The former doesn't automatically follow from the latter.
Why else ? Because I want to see if I can do it myself. :-) Its also a
good(?) way to get to know the OS a bit under its surface. Besides, if that
fails I can always fall back on stuff that others wrote.
They won't. But as I have quite a bit of experience with programming and
TCP/IP on a Windows machine I don't think that writing a program for it*
will give me much trouble.
*simple file-transfer first, maybe automatic clipboard exchange later.
On Sun, 28 Jun 2020 18:46:03 +0200, "R.Wieser"
declaimed the following:
As described, you have an ACTIVE PROCESS running on the R-Pi. Since the
TCP/IP interface uses source IP:port/destination IP:port (where destination
is the R-Pi) to define a connection, your active process will have to
maintain a table mapping the source:R-Pi connections to
R-Pi:other-destination. That is what a NAT router is performing! And, below
IP/port -- packets are routed by MAC address (the hardware address of
interface itself -- one interface can have multiple IP numbers assigned to
it, each of which can have many ports active)
If you are trying to sanitize the data "dropping IP/port" you are now
looking at the aforementioned "data diode" operation. Those are designed so
that only certain packets are allowed through, and often use fiber optics
between the two sides to ensure that there is NO wired connection (some may
also be unidirectional -- data from the secure side is sanitized (some can
actually edit out parts of the packet if the packet format is set up) and
sent out on the unsecured side, but the unsecured side can not send data to
the secure side.
Your original post implied the R-Pi would be a more passive device. One
side would dump a file to (a directory on an R-Pi storage device --
recommend USB drive if this is busy system, to avoid SD card failure), At
some later time the other side would retrieve the file from the R-Pi.
THAT form of operation is easily done using FTP (deprecated in the wild
as the log-on information is sent in the clear) or sFTP (which is already
running on an R-Pi if you have SSH enabled).
On the R-Pi, create a set of users/passwords (at minimum, one for each
side, at most one per external machine). Set these users for very minimal
privileges -- basically put them in a "post office group" and set the
storage directories to be RW for users in this "post office group". Also
set the home directory for those users to the top of the post office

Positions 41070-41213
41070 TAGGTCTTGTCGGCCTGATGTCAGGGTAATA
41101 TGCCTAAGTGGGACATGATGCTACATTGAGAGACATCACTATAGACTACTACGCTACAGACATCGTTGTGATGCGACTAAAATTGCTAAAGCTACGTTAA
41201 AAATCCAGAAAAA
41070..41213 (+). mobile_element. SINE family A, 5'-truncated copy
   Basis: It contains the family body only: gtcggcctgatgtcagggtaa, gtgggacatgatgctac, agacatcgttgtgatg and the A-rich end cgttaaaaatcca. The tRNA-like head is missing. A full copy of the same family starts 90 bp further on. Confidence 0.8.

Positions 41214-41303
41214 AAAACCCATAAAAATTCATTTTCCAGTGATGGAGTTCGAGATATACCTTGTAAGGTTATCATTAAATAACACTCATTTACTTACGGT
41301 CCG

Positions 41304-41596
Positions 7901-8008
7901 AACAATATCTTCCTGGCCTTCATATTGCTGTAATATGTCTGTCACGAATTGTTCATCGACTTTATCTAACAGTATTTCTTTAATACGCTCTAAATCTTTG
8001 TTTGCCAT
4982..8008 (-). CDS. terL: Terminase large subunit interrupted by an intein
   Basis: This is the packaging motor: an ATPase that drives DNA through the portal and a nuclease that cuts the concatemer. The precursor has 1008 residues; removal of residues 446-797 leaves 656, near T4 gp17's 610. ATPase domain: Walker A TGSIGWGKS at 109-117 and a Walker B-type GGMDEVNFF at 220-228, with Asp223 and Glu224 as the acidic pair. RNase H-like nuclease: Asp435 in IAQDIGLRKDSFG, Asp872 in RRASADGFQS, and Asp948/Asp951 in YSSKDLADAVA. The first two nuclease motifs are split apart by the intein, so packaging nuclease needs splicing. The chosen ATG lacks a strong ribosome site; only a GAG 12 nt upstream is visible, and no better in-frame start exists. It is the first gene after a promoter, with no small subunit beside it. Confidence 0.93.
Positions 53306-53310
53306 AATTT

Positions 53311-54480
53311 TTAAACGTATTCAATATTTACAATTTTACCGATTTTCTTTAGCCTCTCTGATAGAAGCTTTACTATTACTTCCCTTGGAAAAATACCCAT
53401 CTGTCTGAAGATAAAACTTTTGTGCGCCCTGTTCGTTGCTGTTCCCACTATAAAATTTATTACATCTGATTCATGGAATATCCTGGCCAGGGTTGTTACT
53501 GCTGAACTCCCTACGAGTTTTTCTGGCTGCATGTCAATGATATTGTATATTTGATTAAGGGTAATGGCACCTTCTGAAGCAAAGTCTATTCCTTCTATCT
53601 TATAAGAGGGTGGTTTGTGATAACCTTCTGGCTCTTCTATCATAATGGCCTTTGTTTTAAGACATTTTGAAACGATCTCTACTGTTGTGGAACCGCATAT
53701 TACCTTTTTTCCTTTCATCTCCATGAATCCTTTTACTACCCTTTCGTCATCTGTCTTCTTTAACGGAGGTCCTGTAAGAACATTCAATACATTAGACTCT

Source host can sFTP using its login credentials, PUT the data file.
Destination host, at some later time will sFTP with its credentials at some
later time, check for new files, GET those files, and then DELETE the
Wulfraed Dennis Lee Bieber AF6VN
Yes, a single Ethernet NIC is more risky than multiple Ethernet NICs.
But there are ways to mitigate it with belt and suspender redundancy.
Depending on the OP's neeed, the simplicity and minimal additional risk
might be acceptable.
I don't completely agree.
It's trivial to have a kernel without IPv6 support. It's slightly more
complicated to have a kernel without IPv4 support. (At least the last I
I think that 802.1Q VLAN tagging is great. I've done a LOT with it in
my career. But there are ways around it.
One extremely important thing is do you trust the A & C endpoints? Or
are you considering them to be hostile and defending against them. The
latter requires completely different, and likely more complex, solutions
than the former.
You can put the firewall rules on both systems.
You can add static ARP entries.
You can put the systems in separate subnets without a route.
Yes, all of these things can be overcome. But that goes back to the
question of trusting A & C.
The existence of a DHCP server (or not) is independent of subnets.
Besides, what I'm describing would be two different subnets.
|-----| Cable 1 / Subnet A
[A]---[B]---[C] Hosts A / B / C
|-----| Cable 2 / Subnet B
(See comment's below.)
It is highly dependent on what the OP is wanting to do.
But it is decidedly a possibility where the OP can end up with the
system routing traffic without doing any additional action. ;-)
Trust of the devices is extremely important.
Even if there is a hacker on A, C will have to have a route to get back
to A. The hacker can't always do it without some support on the other
end for bidirectional communications.
I get the impression that the OP is in control of all three systems, and
as such, probably trusts them about the same.